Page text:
Eleven titles offered by B&H
I am grateful for the opportunity to write this column for my fellow Missouri Baptists, and I hope that you find it useful in selecting or discovering new books. This year saw the release of many great titles, and for the next issue of The Pathway I am writing up my own version of “The Best Christian Books of 2007.”
Before we get to that though, I want to put a spotlight on 11 titles published this year by our own denominational presses. Some of these books deserve a whole column by themselves, and hopefully this short spotlight will pique your curiosity enough for further investigation.
The Mission of Today’s Church: Baptist Leaders Look at Modern Faith Issues, edited by Stanton Norman (210 pages, $17). This work, edited by Missouri Baptist Stan Norman, flew in under the radar and has thus far not gotten the attention it deserves. A “Who’s Who” of Southern Baptist Convention (SBC) scholars came together to talk about theology and ecclesiology. This is not a “we have already arrived” book, but instead gives many challenges to traditional SBC thinking. A very profitable book.
First Freedom: The Baptist Perspective on Religious Liberty, edited by White, Duesing, and Yarnell (195 pages, $16). This book is also a compiling together of essays, ones presented at a conference hosted by Southwest Baptist Theological Seminary on the topic of religious freedom. Moving from biblical foundations to church history to contemporary challenges, the authors give careful thought to this topic that Baptists have contributed so much to over the centuries.
God’s Indwelling Presence: The Holy Spirit in the Old & New Testaments, by Jim Hamilton (233 pages $20). Hamilton knows that most folks struggle to talk biblically about the Holy Spirit, and never more so than when the discussion turns to the Holy Spirit’s presence in the Old Testament. Here is a book of pure doctrinal meat that provides a greater understanding and love for the third person of the Trinity.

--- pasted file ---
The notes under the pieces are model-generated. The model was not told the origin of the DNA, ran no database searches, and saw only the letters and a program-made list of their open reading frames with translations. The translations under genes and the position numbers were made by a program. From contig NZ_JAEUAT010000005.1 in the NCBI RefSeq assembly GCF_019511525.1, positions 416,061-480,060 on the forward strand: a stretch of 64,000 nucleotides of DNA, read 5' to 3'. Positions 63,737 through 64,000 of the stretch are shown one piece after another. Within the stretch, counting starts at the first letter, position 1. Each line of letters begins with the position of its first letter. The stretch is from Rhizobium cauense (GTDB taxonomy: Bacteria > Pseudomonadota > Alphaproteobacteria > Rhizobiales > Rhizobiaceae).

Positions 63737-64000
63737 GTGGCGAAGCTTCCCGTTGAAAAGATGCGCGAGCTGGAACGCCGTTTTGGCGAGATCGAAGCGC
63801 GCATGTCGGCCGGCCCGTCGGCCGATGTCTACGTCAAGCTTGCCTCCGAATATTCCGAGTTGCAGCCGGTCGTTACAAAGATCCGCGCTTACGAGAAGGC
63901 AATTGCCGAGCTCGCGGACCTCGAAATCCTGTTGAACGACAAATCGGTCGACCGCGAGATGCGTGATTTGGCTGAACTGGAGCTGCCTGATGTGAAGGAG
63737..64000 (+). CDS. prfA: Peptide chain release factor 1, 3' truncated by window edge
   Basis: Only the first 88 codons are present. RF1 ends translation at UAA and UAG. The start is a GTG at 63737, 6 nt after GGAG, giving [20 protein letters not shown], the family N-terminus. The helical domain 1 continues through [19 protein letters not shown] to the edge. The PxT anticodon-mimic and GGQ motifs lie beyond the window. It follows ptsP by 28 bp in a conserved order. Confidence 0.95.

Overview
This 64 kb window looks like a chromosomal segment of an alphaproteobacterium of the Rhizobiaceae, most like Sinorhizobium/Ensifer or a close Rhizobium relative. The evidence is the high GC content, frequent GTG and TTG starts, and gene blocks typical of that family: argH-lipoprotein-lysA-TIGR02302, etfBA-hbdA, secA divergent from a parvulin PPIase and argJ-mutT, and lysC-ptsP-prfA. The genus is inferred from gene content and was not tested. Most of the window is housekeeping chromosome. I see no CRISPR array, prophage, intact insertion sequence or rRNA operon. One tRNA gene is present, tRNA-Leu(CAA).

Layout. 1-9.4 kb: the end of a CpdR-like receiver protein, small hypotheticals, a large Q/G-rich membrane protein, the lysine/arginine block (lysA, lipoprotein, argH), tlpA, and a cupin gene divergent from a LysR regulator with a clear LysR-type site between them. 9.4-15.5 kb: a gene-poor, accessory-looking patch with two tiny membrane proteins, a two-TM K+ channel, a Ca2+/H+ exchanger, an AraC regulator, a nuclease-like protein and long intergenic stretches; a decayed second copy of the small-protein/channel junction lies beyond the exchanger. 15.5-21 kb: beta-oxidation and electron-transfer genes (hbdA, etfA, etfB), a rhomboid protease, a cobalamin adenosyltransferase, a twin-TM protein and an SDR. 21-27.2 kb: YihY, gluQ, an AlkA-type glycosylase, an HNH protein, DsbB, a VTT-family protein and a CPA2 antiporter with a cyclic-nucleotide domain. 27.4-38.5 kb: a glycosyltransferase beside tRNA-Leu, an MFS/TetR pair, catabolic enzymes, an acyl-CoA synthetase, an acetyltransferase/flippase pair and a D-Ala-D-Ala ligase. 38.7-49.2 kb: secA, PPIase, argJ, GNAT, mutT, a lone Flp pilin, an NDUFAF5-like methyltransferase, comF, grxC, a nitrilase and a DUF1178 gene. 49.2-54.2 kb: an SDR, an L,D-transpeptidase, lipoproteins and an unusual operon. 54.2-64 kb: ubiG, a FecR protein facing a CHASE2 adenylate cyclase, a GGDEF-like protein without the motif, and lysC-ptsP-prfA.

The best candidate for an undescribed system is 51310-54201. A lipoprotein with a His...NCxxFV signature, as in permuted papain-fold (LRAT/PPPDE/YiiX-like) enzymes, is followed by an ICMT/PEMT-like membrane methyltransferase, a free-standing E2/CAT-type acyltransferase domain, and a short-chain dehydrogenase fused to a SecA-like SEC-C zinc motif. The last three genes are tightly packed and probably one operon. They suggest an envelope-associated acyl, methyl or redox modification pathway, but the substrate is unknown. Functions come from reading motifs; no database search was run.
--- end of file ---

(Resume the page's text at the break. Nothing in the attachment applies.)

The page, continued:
The Apologetics Study Bible, CSB (2000 pages, $40). Here is a heavyweight study Bible (produced by Holman) incorporating both the normal study notes at the bottom of each page with a ton of longer articles of an apologetic nature. The article authors include scholars like Ravi Zacharias, J.P. Moreland, Al Mohler, Tom Schreiner, and Greg Thornbury.
Old Testament Survey, and Old Testament Survey Student Guide by Paul House, Eric Mitchell, and Archie England ($40, $28). Here is an updated edition of an excellent Old Testament survey text, providing a great foundation of knowledge for college students, or even for a mentorship program with young men in the church called to ministry. And don’t skip the study guide – it really puts you through the drills.
B&H has really made a turn toward producing resources for homeschoolers. The Little Book of BIG Reasons to Homeschool, by David & Kim d’Escoto (75 pages, $8), is a short piece written to persuade those sitting on the fence regarding homeschooling. For those in the beginning years of the process, Homeschooling 101: The Essential Handbook, by Mark and Christine Field (294 pages, $15) provides a thorough guide for how to get started. They avoid the “one size fits all” approach, and instead provide a lot of helpful theory and practical suggestions. I expected a lot out of homeschool guru Ruth Beechick’s A Biblical Home Education, (224 pages, $15), and was disappointed in the haphazard organization of the material and needless dogmatism.
Fresh Ideas: 1,000 Ways to Grow a Thriving and Energetic Church, by Diana Davis (213 pages, $13).
This book delivers on its goal of providing “at least a few ideas” that will reignite your fire for serving God. Davis knows that nobody is going to take up every idea thrown out here, but even if you only find ten fresh ideas, it is money well spent.
Comeback Churches: How 300 Churches Turned Around and Yours Can Too, by Ed Stetzer and Mike Dodson (226, $18). Utilizing a mountain of research taken from churches that “turned around,” Stetzer and Dodson help us to see prevailing patterns common to these churches. Amid the crowded shelves in this genre, this book seems to have something fresh and challenging to say. (Scott Lamb is a founding pastor of Providence Baptist Church, St. Louis, and is the ongoing book reviewer for The Pathway. To read about other books, visit www.AChristianManifesto.com.)